Town looking into impact on mill power deal

FORT FRANCES—With news last month that Abitibi-Consolidated has applied to the Ontario Energy Board to split off its hydro-electric generation assets into a subsidiary, the Town of Fort Frances will be looking into how this might affect the historic power agreement here.
“The power agreement is extremely important. The operation of the paper mill is extremely important,” Mayor Dan Onichuk said in an interview Monday.
“There’s a lot of questions out there.”
The mayor noted representatives from the Fort Frances Power Corp.’s board of directors will be at the Aug. 28 council meeting to address the issue.
“We want to talk about the pros and cons. Whether we should be involved in this, whether we should be supporting it or not supporting it,” said the mayor.
“The carrier of that responsibility is the power corporation. We’re going to get a report from them next Monday.
“As far as any sort of direction, that will come from council,” the mayor continued. “But the group responsible for ensuring the power agreement is in place is the [FFPC] board of directors.”
“We’re going to give them [council] an update as to the status of the power agreement in regards to Abitibi pursuing to set up a separate entity for its generation assets,” said FFPC CEO Jim Kibiuk.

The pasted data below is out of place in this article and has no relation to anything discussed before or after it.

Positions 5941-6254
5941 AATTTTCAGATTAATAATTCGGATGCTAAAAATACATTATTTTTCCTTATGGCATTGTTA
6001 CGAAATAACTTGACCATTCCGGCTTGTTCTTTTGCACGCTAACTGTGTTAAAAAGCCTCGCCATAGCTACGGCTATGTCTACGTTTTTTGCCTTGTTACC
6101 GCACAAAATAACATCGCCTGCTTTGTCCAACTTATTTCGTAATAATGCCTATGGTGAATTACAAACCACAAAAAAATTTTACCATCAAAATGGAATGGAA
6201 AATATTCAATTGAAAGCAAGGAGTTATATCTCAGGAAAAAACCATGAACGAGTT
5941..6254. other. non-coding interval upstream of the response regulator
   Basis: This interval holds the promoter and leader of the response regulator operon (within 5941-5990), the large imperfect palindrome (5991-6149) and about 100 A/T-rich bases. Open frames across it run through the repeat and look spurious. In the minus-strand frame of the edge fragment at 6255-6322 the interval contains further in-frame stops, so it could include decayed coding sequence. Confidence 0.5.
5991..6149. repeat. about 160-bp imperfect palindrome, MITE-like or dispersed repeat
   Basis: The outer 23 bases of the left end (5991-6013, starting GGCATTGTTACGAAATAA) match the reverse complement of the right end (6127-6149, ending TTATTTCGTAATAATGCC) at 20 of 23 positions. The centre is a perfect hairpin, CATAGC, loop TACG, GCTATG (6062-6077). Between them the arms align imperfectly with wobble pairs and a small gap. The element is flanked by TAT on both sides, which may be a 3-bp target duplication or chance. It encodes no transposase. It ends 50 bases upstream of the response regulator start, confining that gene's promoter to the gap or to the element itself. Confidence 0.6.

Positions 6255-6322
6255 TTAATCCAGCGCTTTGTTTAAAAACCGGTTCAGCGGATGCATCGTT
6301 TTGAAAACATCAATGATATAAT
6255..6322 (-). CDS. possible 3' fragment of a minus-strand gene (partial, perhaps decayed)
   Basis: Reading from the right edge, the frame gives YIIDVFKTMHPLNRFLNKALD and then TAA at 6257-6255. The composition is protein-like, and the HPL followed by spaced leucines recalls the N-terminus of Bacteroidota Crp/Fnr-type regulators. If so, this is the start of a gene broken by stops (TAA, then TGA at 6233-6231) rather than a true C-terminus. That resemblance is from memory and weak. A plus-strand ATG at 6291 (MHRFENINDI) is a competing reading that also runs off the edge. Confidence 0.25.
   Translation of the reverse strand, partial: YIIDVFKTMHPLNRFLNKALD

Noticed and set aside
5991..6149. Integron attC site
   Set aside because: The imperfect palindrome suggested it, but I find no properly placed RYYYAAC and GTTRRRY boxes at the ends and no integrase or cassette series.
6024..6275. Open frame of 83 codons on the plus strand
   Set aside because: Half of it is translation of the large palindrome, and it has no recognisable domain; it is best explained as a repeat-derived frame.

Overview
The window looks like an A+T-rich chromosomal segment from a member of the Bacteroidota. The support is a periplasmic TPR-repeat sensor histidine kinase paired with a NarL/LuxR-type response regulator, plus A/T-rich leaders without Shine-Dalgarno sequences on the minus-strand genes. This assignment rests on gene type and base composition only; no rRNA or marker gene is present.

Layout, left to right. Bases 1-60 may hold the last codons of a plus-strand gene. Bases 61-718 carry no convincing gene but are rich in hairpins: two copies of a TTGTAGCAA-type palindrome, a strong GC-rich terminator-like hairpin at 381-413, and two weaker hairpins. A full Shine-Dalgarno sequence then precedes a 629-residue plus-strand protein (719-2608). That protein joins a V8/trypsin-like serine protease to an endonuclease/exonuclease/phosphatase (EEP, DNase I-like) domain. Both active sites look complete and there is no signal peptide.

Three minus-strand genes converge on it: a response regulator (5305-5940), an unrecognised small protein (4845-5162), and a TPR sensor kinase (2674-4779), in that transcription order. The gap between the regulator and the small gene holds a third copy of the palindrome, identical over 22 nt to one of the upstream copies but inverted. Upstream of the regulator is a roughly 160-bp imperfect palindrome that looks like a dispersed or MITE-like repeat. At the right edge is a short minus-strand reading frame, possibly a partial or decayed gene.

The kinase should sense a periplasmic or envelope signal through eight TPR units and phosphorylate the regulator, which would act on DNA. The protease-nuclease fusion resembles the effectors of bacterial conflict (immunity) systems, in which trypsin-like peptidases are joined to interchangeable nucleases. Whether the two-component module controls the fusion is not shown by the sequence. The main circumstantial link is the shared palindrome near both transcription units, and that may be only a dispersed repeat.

The FFPC is the administrator of the historical local mill power agreement on behalf of the Town of Fort Frances, but the deal with the mill is with the Town of Fort Frances, Kibiuk noted.
Mayor Onichuk stressed the application made by Abitibi is “not a done deal.”
But he added there definitely is concern among communities, such as Iroquois Falls, as well as several unions, that the power generation could be split off from the mill, be made into a separate company, and then sell power back to the mill at a profit—making the mill “less viable.”
As for his own opinion as to whether having a separate hydro-electric company will be beneficial or not to the community, Mayor Onichuk said he’ll have to wait for more information.
It was reported back in mid-July that Abitibi-Consolidated has made an application to the Ontario Energy Board to split off its hydro-electric generation assets into a subsidiary.
“We are transferring some our of our hydro assets to another Abitibi-Consolidated affiliate, and this part of our overall plan [is] to look at growing our power business,” Seth Kursman, Abitibi’s vice-president of communications and government affairs, said at that time.
“There’s been some notices put in the paper and that’s because over the next few months, we do need to go through the regulatory process in Ontario to receive the appropriate licences and approvals for the energy affiliate,” he added.
(Fort Frances Times)

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